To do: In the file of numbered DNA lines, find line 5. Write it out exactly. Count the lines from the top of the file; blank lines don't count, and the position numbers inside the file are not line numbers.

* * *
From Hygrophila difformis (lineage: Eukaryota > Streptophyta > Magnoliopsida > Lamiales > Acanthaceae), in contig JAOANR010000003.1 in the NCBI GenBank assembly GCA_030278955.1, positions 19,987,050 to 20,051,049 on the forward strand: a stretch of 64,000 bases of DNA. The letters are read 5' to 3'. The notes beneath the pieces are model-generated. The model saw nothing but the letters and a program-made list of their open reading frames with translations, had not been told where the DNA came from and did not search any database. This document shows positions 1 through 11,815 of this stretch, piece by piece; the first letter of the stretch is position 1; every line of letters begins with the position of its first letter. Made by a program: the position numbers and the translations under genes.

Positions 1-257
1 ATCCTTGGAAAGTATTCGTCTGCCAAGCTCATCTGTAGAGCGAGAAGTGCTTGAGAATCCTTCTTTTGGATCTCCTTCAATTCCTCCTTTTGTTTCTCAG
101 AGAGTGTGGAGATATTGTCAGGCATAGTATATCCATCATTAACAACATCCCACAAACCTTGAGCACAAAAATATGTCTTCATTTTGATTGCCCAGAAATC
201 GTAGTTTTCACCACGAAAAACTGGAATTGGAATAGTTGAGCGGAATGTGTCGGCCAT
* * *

201 GTAGTTTTCACCACGAAAAACTGGAATTGGAATAGTTGAGCGGAATGTGTCGGCCAT